By Bill Dobbins
The saddle is a supportive structure for a rider or other load, fastened to an animal’s back by a girth. The most common type is the equestrian saddle designed for a horse. However, specialized saddles have been created for oxen, camels and other creatures. It is not known precisely when riders first began to use some sort of padding or protection, but a blanket attached by some form of surcingle or girth was probably the first “saddle”, followed later by more elaborate padded designs. The solid saddle tree was a later invention, and though early stirrup designs predated the invention of the solid tree. The paired stirrup, which attached to the tree, was the last element of the saddle to reach the basic form that is still used today. Today, modern saddles come in a wide variety of styles, each designed for a specific equestrianism discipline, and require careful fit to both the rider and the horse. Proper saddle care can extend the useful life of a saddle, often for decades. The saddle was a crucial step in the increased use of domesticated animals, during the Classical Era. – Wikipedia
The domestication of the horse, which allowed people to increase mobility riding horses or using them to pull carts or carriages, was an important element in the development and spread of civilization. Groups like the Mongols were able to spread their influence from China all the way to modern Europe. One technology which has helped this to happen is the saddle. A saddle, especially after the invention of the stirrup, gave the rider far more stability and increased the type of work a horseman could do.
Of course, over time saddles have taken on all sorts of forms depending on how they were designed to be used. Thoroughbred racing uses the lightest possible saddles, with jockeys perched precariously on top. Medieval knights used strong, heavy saddles with a high cantle to allow them to stay on a horse when jousting with a lance.
In the mid-19th century, American cavalry forces began using a saddle designed by General George McClellan:
The McClellan saddle was a riding saddle designed by George B. McClellan, a career Army officer in the U.S. Army, after his tour of Europe as the member of a military commission charged with studying the latest developments in engineer and cavalry forces including field equipment. Based on his observations, McClellan proposed a design that was adopted by the Army in 1859. The McClellan saddle was a success and continued in use in various forms until the US Army’s last horse cavalry and horse artillery was dismounted late in World War II. Today, the McClellan saddle is used by ceremonial mounted units in the US Army. The saddle was used by several other nations, including Rhodesia and Mexico, and to a degree by the British in the Boer War. The saddle came in various seat sizes that predominantly ranged from approximately 11 to 12 ½ inches.
But one of the most iconic and recognizable of tack is the western saddle, the kind we associate with American cowboys and Mexican vaqueros. This kind of saddle was developed for riders working with cattle and horses and who might well end up being on horseback all day for days at an end. It has a “horn” around which a rope can be looped when lassoing animals on a ranch. It is built heavy and strong to withstand the forces involved when doing this kind of roping.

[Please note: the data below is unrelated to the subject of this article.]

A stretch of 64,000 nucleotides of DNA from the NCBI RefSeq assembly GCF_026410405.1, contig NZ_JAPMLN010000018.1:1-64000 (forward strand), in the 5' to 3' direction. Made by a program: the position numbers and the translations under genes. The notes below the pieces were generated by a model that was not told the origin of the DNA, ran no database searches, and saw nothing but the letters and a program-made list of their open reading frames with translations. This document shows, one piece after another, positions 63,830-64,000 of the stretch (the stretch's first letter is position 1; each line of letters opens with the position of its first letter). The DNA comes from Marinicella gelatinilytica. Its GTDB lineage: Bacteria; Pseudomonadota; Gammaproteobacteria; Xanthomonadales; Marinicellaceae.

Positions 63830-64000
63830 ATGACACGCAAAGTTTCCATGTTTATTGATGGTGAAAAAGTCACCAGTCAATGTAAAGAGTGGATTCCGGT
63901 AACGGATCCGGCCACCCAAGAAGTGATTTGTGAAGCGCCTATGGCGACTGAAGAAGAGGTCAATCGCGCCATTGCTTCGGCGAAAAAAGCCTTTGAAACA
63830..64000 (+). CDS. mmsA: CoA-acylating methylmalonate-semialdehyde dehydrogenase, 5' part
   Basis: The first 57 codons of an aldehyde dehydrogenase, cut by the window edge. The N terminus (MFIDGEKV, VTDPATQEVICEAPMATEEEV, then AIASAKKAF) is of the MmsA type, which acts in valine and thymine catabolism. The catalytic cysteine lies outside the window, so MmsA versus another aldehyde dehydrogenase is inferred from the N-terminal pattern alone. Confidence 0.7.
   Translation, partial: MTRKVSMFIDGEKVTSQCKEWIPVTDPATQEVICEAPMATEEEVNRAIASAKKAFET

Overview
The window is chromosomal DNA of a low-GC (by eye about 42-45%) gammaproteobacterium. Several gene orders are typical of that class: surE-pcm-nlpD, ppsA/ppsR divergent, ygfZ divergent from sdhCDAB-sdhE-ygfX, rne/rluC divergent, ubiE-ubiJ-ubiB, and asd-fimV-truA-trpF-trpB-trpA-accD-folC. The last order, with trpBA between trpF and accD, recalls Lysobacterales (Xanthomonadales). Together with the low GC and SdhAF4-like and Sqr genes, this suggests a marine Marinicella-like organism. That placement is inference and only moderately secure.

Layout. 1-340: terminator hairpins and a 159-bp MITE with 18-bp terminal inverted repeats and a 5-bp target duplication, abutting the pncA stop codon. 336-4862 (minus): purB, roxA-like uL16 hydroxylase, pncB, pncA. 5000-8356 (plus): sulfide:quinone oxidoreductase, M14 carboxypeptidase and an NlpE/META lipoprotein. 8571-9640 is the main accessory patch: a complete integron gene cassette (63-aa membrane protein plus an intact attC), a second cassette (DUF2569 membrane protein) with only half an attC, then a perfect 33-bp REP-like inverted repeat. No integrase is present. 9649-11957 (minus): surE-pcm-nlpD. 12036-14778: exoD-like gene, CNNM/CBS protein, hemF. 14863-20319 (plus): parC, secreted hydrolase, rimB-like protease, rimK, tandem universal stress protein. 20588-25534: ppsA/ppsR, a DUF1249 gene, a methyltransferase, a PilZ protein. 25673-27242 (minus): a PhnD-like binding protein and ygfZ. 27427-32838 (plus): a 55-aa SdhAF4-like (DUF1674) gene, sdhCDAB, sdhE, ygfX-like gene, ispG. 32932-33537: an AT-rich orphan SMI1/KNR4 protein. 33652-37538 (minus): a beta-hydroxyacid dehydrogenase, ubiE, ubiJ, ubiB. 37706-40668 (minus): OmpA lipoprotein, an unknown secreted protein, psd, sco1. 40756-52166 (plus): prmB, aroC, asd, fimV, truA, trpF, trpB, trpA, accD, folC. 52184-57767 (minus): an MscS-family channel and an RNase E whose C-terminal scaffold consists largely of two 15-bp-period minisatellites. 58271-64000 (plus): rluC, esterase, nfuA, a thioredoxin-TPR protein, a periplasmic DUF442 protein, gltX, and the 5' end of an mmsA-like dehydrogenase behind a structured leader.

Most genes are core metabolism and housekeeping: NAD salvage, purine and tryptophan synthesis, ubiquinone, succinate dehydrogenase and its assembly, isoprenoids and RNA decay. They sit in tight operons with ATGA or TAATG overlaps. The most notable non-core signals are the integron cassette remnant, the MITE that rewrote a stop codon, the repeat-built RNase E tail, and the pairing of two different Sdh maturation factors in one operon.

The design of the Western saddle derives from the saddles of the Mexican vaqueros—the early horse trainers and cattle handlers of Mexico and the American Southwest. It was developed for the purpose of working cattle across vast areas, and came from a combination of the saddles used in the two main styles of horseback riding then practiced in Spain—la jineta, the Moorish style which allowed great freedom of movement to the horse; and la estradiota, later la brida, the jousting style, which provided great security to the rider and strong control of the horse. A very functional item was also added: the saddle “horn”. This style of saddle allowed vaqueros to control cattle by use of a rope around the neck of the animal, tied or dallied (wrapped without a knot) around the horn. – Wikipedia
One function of the western saddle sometimes overlooked is that it is designed not only for the rider to go – but also to STOP. With most saddles, if the horse comes to a sudden stop there is little to keep the rider from being catapulted forward. But working with horses and cattle, you want and expect your horse to be able to stop suddenly and rapidly change direction. A cutting horse, for example, is trained to separate an individual horse or steer from a group, with rapid side to side movements.
When I was a kid I had a cutting horse. Every morning some of would ride barebacK to a high pasture to herd the rental horses down to the stable. One day one of the heard suddenly veered away. My trained horse wheeled so quickly out from under me that I was left standing in place, upright on my two feet. With a western saddle, I’d have had a chance to stay on the horse.
Since a horse whose job it is to work with cattle or other horses will often need to stop or start quickly or move from side to side, the saddle needs so be very strong and give great stability. Hence the design of the western saddle – form following function.
But over time western saddles also developed in an art form, with silver inlays, complex leatherwork, and other aesthetic embellishments. Many antique saddles are very collectible and very valuable. Treated as works of art.
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Horsemen will be most interested in the function of the western saddle. Photographers and artists in HOW THEY LOOK.